LONDON – Fabless networking chip firm Cavium Inc. (San Jose, Calif.) has announced that it is planning to deliver a family of multicore system-chips based on full custom cores designed to implement the 64-bit ARMv8 instruction set architecture from ARM Holdings plc (Cambridge, England), The chips will be aimed at "cloud" and data center opportunities, the company said.
The so-called Project Thunder processors will be offered alongside Octeon and Nitrox processor families. Octeon processors are based on core licenses from MIPS Technologies Inc. (Sunnyvale, Calif.). Cavium said it has chosen to use MIPS or ARM architectures based upon the target end market, industry trends, installed software base, ecosystem and customer demand.
Project Thunder will provide a scalable family of 64-bit ARMv8 processors incorporated into an SoC architecture that includes workload accelerators and industry standard I/O ports. The company did not indicate how many cores it is expects family members to include or how soon they would be available in the market. Cavium did say it would announce details at a later date.
Cavium is aiming to provide a 10 times improvement in the price, performance and power over rivals' alternatives for the target applications.
The ARMv8 architecture from processor IP licensor ARM is the first to include 64-bit execution.
ARM has tipped two ARMv8 cores that are being designed for implementation in 20-nm silicon and expected to come to market in 2014. These are codenamed Atlas and Apollo (see ARM tips gods and heroes roadmap).
"Cavium is a leading multicore processor vendor and has delivered highly differentiated SoCs including a range of ARM processor-based products for many years," said Warren East, CEO of ARM, in a statement.
In the same statement Syed Ali, CEO of Cavium, said: "The adoption of the ARMv8 architecture combined with ARM's extensive software ecosystem will enable us to extend the reach of our innovative, high performance multicore SoCs to new customers and applications."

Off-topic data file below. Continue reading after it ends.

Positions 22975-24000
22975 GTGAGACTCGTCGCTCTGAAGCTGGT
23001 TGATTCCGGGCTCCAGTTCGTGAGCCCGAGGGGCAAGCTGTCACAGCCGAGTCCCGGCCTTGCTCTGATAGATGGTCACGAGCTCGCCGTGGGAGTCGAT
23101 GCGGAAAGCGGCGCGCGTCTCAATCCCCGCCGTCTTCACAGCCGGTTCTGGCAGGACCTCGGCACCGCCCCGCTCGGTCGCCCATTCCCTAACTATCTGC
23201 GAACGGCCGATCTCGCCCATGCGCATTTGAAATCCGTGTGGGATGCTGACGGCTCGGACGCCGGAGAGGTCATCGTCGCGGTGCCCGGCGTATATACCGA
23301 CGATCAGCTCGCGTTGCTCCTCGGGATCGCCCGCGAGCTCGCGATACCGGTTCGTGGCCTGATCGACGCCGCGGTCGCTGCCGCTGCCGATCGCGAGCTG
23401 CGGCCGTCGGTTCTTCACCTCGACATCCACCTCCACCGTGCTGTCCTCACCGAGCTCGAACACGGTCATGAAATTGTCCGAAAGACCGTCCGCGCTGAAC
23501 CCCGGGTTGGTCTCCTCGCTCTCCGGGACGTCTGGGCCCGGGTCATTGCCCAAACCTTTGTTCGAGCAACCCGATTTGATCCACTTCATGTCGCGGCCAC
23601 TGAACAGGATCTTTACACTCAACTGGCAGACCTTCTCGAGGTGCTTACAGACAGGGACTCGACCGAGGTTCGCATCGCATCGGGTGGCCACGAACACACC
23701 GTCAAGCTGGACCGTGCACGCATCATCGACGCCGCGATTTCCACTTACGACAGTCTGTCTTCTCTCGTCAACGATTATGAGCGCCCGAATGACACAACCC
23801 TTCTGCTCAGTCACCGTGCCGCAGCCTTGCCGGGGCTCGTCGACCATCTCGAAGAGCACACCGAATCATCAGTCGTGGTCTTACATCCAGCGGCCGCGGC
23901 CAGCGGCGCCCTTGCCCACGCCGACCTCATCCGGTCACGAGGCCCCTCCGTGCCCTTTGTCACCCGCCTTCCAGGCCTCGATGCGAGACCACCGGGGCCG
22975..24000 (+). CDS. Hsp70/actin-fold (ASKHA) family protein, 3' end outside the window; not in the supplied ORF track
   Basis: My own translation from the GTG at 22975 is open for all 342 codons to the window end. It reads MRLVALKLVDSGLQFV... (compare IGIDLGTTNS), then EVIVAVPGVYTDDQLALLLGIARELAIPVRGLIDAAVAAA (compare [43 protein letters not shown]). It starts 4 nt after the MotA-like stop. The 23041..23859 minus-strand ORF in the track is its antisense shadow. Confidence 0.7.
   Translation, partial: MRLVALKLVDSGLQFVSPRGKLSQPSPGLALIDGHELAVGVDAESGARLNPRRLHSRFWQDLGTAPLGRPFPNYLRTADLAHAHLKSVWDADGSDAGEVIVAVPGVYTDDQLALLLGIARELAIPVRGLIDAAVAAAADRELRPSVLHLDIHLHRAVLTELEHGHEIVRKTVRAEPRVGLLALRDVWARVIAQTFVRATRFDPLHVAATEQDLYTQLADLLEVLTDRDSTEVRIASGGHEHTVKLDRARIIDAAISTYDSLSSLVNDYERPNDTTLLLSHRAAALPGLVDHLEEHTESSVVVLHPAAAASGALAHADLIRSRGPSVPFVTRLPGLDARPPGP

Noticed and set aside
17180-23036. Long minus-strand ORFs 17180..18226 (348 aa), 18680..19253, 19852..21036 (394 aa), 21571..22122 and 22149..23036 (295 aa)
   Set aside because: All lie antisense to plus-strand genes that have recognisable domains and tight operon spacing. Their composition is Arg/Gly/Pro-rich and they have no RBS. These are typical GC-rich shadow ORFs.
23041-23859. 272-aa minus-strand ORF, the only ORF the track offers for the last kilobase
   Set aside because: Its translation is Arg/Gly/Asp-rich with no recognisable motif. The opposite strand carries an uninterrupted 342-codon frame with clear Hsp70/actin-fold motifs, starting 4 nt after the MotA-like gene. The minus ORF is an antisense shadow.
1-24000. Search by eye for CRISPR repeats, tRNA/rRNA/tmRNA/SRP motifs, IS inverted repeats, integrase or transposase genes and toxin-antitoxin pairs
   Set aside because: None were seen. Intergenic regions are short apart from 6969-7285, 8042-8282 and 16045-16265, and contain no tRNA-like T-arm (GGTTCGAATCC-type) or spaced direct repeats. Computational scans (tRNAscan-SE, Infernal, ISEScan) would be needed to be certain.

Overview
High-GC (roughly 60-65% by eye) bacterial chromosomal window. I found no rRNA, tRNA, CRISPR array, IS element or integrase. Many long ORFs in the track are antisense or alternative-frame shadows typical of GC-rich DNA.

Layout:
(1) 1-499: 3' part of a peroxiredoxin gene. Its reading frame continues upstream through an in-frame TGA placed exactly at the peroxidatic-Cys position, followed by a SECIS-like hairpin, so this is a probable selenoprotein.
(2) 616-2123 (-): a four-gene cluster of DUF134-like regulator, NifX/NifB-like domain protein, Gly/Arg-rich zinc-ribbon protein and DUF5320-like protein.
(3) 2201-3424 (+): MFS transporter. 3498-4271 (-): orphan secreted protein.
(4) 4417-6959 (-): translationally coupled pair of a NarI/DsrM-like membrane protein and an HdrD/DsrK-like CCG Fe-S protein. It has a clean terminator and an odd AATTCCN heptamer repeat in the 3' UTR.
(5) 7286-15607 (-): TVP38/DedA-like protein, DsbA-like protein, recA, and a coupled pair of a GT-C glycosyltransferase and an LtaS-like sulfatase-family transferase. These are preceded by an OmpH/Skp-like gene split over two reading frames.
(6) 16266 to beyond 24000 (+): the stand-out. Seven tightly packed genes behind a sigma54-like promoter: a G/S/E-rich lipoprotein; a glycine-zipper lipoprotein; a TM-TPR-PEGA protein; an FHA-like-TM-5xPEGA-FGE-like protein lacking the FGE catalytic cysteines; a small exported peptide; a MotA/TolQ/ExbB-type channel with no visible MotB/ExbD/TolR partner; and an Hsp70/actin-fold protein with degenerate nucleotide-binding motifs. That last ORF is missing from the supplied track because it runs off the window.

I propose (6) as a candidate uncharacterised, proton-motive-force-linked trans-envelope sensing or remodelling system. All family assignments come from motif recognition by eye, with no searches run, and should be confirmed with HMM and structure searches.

So much for MIPS! What is curious is that Cavium decided to license the architecture and implement its own cores - similar to AppliedMicro's X-Gene, although APM has a few years head start on them. This can only be good for the ARM camp with another david arming itself against the Intel goliath.
I wonder if cavium is going to stick to its tried and tested sea of wimpy cores like the octeon or will they try to target higher performance.
Pretty good move on ARM's behalf. After 4 years of touting their Quadcore-A9 they realized that it simply does not cut it for Server Applications. A9 will always be memory limited since it is a 32-bit CPU.
The question remains: Did they really miss the boat of 64-bit since the train has left the station!!
David Patterson, known for his pioneering research that led to RAID, clusters and more, is part of a team at UC Berkeley that recently made its RISC-V processor architecture an open source hardware offering. We talk with Patterson and one of his colleagues behind the effort about the opportunities they see, what new kinds of designs they hope to enable and what it means for today’s commercial processor giants such as Intel, ARM and Imagination Technologies.